This paper explains how and why Anglo-American accounting and auditing, along with corporate governance and capital markets, evolved over many centuries in response to changes in market forces and technology. We first trace the development of practices that were included in U.S. corporate governance (including accounting and auditing) before the 1930s. We then describe the nature and effect of the increase in U.S. regulation from the 1930s and the development of fair value accounting. Finally, we give an assessment of the current state of accounting, auditing, and corporate governance. Our historical accounts suggest that the approach to accounting and financial reporting is more consistent with stewardship (care of net assets) than an attempt to value the firm, and that conservatism (prudence) is a critical information control and governance mechanism. We echo the U.K. Financial Reporting Council's call on standard setters to reintroduce an explicit reference to conservatism (prudence) into the Conceptual Framework for financial reporting.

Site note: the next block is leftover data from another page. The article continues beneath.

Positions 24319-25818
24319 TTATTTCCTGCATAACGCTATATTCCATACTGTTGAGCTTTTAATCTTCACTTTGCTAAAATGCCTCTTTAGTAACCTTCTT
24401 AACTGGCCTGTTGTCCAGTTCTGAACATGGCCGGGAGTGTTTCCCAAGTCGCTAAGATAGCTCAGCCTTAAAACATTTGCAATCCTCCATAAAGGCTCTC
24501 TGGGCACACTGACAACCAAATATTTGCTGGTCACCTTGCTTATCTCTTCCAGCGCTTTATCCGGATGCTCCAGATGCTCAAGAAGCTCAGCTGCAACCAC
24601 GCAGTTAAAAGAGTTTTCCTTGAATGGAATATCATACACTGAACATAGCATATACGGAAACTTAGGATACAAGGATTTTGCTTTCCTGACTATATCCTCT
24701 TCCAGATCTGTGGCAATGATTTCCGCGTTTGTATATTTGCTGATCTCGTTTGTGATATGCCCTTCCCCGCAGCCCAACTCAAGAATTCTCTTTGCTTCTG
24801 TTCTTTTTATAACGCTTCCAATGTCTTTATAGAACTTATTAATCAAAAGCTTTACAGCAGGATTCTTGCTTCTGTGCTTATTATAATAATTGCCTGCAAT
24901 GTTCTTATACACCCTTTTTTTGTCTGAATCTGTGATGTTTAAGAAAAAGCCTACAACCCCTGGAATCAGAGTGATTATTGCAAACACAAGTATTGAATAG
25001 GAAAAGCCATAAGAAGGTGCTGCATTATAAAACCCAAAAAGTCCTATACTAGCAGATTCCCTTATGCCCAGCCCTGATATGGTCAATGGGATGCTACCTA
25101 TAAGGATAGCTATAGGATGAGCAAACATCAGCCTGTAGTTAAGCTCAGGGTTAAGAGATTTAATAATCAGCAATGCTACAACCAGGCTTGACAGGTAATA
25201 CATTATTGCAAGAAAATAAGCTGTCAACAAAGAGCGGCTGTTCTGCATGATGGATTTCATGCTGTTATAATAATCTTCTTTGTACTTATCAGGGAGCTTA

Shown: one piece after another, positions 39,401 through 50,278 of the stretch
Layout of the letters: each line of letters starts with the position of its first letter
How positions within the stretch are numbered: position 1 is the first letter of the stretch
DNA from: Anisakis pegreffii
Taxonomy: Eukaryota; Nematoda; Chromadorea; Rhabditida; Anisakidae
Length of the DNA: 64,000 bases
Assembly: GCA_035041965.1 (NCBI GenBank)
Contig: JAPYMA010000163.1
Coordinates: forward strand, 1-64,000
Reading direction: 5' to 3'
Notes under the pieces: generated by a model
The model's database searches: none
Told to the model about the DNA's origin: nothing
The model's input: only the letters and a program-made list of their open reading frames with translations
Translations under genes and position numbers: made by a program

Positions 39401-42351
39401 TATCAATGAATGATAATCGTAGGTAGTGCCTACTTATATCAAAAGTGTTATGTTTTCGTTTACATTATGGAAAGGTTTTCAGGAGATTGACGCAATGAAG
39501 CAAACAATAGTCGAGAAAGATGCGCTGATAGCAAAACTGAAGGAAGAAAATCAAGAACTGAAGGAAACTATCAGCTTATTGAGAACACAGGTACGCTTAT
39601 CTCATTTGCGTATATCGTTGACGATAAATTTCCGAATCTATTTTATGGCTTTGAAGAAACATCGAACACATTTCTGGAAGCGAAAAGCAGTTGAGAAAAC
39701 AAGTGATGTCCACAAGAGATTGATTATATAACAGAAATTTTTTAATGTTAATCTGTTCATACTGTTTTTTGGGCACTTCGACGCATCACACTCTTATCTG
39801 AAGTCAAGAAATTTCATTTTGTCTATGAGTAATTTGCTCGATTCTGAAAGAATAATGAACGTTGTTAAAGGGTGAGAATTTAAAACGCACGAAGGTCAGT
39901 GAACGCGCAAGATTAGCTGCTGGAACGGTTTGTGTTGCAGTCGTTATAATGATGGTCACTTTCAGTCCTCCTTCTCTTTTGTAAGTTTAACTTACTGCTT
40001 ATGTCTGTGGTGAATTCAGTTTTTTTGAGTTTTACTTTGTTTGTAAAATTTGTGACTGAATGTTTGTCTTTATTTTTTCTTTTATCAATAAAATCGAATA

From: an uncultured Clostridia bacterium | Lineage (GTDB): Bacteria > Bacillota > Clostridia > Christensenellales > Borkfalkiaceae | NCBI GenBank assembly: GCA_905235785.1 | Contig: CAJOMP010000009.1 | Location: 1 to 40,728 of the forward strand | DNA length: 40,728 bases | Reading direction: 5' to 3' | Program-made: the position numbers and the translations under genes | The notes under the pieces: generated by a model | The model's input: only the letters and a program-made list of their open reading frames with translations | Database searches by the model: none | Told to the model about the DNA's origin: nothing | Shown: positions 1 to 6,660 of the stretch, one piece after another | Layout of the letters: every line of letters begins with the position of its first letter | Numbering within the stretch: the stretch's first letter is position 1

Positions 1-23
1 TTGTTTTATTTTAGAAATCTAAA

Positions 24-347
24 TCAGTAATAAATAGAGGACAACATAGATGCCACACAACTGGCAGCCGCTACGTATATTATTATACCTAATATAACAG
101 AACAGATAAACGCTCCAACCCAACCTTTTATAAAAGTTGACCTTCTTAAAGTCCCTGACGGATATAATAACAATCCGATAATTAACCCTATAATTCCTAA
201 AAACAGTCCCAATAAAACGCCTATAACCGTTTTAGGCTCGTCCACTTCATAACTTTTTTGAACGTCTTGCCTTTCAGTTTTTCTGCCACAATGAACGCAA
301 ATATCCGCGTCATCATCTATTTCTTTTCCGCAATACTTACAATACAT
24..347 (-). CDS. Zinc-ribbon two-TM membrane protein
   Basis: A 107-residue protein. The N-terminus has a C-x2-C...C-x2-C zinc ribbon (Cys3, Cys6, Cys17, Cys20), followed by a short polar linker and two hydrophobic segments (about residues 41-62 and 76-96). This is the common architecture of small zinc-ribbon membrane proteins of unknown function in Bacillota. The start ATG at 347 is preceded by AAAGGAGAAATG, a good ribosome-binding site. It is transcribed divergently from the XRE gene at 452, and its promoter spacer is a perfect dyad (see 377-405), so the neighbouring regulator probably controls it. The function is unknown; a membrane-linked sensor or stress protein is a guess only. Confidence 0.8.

JEL Classifications: M41; M42; M48; N20.

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